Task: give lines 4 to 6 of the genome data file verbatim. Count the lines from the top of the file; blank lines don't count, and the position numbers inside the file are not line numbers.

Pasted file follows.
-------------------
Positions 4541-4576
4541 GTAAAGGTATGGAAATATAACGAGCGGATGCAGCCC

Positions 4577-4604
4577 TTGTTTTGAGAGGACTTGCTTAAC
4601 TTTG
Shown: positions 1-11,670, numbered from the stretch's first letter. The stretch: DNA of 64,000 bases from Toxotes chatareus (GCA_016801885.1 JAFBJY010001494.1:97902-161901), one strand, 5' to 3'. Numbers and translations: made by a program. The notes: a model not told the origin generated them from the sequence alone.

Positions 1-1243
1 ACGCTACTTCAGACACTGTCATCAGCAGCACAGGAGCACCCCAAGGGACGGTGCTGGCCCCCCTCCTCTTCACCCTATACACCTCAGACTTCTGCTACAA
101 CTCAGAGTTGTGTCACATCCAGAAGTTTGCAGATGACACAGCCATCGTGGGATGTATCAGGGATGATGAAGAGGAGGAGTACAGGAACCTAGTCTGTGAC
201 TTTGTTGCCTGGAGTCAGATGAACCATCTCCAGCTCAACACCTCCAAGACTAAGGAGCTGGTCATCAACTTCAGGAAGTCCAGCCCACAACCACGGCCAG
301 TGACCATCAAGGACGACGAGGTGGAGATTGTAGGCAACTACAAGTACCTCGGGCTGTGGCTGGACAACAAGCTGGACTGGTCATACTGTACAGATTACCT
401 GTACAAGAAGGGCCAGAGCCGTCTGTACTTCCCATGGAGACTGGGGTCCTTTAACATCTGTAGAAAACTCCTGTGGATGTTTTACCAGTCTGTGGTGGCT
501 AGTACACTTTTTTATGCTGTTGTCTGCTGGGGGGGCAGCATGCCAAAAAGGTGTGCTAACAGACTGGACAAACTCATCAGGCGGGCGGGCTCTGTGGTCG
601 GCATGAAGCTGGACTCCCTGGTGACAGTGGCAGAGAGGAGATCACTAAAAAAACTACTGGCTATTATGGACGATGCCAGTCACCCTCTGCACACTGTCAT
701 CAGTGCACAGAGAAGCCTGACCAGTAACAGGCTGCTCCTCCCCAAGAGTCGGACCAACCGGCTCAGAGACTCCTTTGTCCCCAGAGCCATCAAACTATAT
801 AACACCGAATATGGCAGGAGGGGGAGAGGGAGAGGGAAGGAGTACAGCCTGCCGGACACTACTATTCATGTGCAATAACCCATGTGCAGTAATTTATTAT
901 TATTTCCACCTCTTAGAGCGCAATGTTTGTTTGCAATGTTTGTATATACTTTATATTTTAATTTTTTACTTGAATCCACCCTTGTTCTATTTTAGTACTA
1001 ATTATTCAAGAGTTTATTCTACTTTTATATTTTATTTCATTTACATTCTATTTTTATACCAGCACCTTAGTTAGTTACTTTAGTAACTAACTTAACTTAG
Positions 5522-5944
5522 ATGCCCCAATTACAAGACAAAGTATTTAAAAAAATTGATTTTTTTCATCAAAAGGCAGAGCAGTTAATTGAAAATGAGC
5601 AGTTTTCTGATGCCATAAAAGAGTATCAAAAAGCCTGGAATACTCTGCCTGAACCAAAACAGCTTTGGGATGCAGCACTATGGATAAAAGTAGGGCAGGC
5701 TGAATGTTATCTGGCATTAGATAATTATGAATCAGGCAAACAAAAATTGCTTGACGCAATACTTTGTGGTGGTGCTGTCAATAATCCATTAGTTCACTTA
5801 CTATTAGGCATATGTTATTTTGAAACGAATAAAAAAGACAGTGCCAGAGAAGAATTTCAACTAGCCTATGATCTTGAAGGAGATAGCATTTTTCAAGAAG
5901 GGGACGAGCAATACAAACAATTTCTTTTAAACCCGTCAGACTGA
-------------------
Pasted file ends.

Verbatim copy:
4577 TTGTTTTGAGAGGACTTGCTTAAC
4601 TTTG
Shown: positions 1-11,670, numbered from the stretch's first letter. The stretch: DNA of 64,000 bases from Toxotes chatareus (GCA_016801885.1 JAFBJY010001494.1:97902-161901), one strand, 5' to 3'. Numbers and translations: made by a program. The notes: a model not told the origin generated them from the sequence alone.